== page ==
ICMP reply from network address

Answered Question

I've run into something interesting that I've not seen happen before. When I ping one of my network addresses 172.29.0.0, I get a reply. The source is an IP on another network, say 172.28.0.1.


I expected to see something odd going on with arp, but then got onto the router for the 172.29.0.0 network, and tried to ping the network address from there. The odd thing was that I got responses from many of the hosts on the network.


Something like this:

Type escape sequence to abort.

Sending 5, 100-byte ICMP Echos to 172.29.0.0, timeout is 2 seconds:


Reply to request 0 from 172.29.50.102, 4 ms

Reply to request 0 from 172.29.4.1, 4 ms

Reply to request 1 from 172.29.50.102, 1 ms

Reply to request 1 from 172.29.4.1, 1 ms

Reply to request 2 from 172.29.50.102, 1 ms

Reply to request 2 from 172.29.4.1, 1 ms


Why is this working the way that it is?

Correct Answer by sundar.palaniappan about 11 years 4 months ago

The subnets are configured with 16-bit mask. So, when you ping 172.29.0.0 or 172.29.255.255, hosts on the 172.29.0.0/16 only should respond. The fact, you are seeing a host with an address of 172.28.0.1 respond to the echo request indicates the host is probably configured with a primary address of 172.28.0.1 and a secondary address of 172.29.x.x something. When that host sends and echo-reply it sources the primary IP of 172.28.0.1 and it's kind of misleading.


HTH,

Sundar

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sundar.palaniappan Tue, 04/04/2006 - 11:14
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Do you have a router interface configured with 172.28.0.1 as the primary IP and the 172.29.0.x as the secondary IP address?


--Sundar

Harold Ritter Tue, 04/04/2006 - 11:22
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all zeroes in the host portion of the ip address used to indicate broadcast just the same all ones is considered a broadcast.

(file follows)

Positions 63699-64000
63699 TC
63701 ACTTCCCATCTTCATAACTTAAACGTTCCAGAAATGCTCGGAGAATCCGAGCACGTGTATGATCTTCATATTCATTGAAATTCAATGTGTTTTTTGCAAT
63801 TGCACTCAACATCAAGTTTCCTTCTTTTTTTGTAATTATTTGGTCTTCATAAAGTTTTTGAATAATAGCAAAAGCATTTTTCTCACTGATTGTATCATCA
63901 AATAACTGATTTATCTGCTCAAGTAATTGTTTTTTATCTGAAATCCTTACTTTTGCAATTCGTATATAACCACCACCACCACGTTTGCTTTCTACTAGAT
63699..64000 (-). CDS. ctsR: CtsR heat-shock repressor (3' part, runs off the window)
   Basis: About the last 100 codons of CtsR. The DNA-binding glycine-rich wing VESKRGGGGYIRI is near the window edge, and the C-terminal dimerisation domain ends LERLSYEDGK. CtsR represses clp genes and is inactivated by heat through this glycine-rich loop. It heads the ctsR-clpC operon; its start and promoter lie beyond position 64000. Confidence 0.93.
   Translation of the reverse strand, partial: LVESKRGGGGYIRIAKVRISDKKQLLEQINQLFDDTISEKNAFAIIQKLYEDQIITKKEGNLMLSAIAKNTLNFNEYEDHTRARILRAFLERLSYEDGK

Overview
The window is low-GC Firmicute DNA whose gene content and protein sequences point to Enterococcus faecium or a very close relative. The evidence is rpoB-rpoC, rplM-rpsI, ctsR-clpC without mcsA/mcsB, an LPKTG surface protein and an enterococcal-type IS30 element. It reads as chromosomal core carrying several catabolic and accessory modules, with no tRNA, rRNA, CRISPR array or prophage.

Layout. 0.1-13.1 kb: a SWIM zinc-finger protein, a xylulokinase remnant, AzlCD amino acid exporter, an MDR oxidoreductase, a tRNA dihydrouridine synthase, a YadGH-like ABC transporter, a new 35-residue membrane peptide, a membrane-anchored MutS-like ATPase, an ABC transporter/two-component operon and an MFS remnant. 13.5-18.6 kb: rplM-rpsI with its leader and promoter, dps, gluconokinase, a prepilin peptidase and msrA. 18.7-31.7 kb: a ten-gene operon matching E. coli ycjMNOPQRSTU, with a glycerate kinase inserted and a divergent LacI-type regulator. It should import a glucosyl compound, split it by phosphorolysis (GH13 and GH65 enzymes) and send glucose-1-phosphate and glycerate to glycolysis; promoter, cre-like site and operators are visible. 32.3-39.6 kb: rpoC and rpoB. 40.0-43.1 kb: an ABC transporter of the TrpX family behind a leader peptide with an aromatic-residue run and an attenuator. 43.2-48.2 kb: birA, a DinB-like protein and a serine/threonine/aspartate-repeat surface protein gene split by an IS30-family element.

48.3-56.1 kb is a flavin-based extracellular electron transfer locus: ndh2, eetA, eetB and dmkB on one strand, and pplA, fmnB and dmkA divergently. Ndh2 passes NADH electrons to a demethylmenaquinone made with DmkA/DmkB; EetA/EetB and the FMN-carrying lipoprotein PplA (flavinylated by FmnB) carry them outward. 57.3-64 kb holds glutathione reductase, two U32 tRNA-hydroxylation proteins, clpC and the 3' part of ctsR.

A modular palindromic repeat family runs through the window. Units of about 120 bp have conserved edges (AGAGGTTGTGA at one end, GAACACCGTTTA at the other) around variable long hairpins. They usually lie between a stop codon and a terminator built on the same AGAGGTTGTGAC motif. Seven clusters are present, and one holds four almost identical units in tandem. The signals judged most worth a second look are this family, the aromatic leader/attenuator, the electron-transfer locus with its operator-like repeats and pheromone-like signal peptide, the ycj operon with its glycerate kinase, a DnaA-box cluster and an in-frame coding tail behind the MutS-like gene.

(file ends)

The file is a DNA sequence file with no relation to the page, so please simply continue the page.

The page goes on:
A lot of TCP/IP stacks including Cisco IOS still consider this a broadcast and will therefore respond to an ICMP request with such a destination address.


Hope this helps,

Correct Answer
sundar.palaniappan Tue, 04/04/2006 - 11:45
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The subnets are configured with 16-bit mask. So, when you ping 172.29.0.0 or 172.29.255.255, hosts on the 172.29.0.0/16 only should respond. The fact, you are seeing a host with an address of 172.28.0.1 respond to the echo request indicates the host is probably configured with a primary address of 172.28.0.1 and a secondary address of 172.29.x.x something. When that host sends and echo-reply it sources the primary IP of 172.28.0.1 and it's kind of misleading.


HTH,

Sundar

Harold Ritter Tue, 04/04/2006 - 13:04
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This is documented in section 4.2.3.1 of RFC1812:


(2) SHOULD silently discard on receipt (i.e., do not even deliver to applications in the router) any packet addressed to 0.0.0.0 or {, 0 }. If these packets are not silently discarded, they MUST be treated as IP broadcasts (see Section[5.3.5]). There MAY be a configuration option to allow receipt of these packets. This option SHOULD default to discarding them.



http://www.ietf.org/rfc/rfc1812.txt?number=1812


Hope this helps,

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